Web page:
Will Hunter Biden’s ‘Sweetheart’ Plea Deal Be Tossed in the Wake of Recent Disclosures?

A Delaware judge is supposed to approve the first son’s plea agreement at a July 26 hearing during which she has the discretion to throw the deal out or impose a stiffer than expected punishment.

AP/Andrew Harnik, file
Hunter Biden, the son of President Biden, at the South Lawn of the White House, April 18, 2022. AP/Andrew Harnik, file

Following fresh allegations from IRS whistleblowers and the release of a damaging FBI informant document painting the first son in an increasingly bad light, could Hunter Biden’s upcoming plea hearing end up not going as smoothly as he must hope?

In the past 36 hours, whistleblowers from the IRS spoke before Congress to decry the “preferential” treatment Mr. Biden allegedly received from prosecutors and testified that the first son had taken tax write-offs for drug-fueled vacations in France, consortium with prostitutes, and memberships to expensive sex clubs. Then, a scandalous informant document, known as an FD-1023, from the FBI detailed an alleged $10 million bribe paid to Mr. Biden and his father.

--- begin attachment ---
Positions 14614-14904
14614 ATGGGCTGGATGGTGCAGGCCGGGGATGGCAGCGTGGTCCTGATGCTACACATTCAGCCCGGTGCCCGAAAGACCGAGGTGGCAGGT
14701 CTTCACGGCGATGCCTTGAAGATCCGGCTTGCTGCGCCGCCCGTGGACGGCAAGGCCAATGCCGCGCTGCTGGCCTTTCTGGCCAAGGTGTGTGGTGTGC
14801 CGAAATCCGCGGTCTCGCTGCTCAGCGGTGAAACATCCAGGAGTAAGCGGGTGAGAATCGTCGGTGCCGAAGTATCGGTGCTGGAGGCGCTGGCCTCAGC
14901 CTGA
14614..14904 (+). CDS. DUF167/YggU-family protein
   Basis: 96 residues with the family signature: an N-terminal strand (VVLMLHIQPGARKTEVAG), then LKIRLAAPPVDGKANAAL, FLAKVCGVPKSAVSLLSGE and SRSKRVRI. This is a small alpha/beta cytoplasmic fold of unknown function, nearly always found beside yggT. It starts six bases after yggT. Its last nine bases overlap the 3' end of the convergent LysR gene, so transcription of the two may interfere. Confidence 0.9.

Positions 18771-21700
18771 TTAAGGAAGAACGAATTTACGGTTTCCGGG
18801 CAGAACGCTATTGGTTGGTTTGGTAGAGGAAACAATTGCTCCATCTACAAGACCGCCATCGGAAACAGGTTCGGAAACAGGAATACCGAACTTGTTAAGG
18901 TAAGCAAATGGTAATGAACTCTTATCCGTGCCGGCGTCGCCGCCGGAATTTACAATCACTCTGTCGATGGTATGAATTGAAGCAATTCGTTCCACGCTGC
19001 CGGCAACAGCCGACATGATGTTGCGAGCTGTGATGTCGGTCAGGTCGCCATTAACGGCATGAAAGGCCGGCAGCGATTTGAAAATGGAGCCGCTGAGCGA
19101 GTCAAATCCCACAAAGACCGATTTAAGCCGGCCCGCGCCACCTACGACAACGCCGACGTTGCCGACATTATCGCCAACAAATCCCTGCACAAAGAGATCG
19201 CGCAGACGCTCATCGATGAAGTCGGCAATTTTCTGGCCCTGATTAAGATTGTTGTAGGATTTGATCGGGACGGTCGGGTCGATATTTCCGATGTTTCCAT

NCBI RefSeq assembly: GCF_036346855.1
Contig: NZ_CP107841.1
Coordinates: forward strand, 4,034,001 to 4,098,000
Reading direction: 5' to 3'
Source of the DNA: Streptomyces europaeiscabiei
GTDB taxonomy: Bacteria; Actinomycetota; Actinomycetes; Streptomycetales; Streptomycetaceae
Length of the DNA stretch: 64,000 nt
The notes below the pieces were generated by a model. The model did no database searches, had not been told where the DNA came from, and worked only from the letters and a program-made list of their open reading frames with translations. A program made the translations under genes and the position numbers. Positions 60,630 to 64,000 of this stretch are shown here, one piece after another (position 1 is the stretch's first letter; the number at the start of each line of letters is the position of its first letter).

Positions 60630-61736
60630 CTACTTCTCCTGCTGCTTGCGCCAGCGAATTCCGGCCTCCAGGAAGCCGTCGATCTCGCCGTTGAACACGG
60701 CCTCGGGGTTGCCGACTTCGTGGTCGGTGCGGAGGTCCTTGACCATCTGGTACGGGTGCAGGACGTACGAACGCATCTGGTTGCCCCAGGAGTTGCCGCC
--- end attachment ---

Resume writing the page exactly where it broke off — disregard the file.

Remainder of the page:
Mr. Biden previously agreed to plead guilty to two misdemeanor charges of “willful” tax evasion and to enter a “judicial diversion program” to address his illegal firearms purchase. He had lied about his drug use to purchase a gun. Mr. Biden’s plea agreement came after the United States attorney for Delaware, David Weiss, spent five years investigating him. This deal is unlikely to result in any prison time.

Mr. Biden’s attorneys have said publicly that they expect the deal to resolve all of their client’s outstanding legal issues. By contrast, Mr. Weiss has said the Hunter Biden affair remains an “ongoing investigation,” suggesting the first son could still be charged with other offenses.  

Following the announcement of the plea agreement in June, many GOP elected officials, including Speaker McCarthy, called the “sweetheart deal” a miscarriage of justice, arguing that Mr. Biden would have been prosecuted years ago if not for his last name.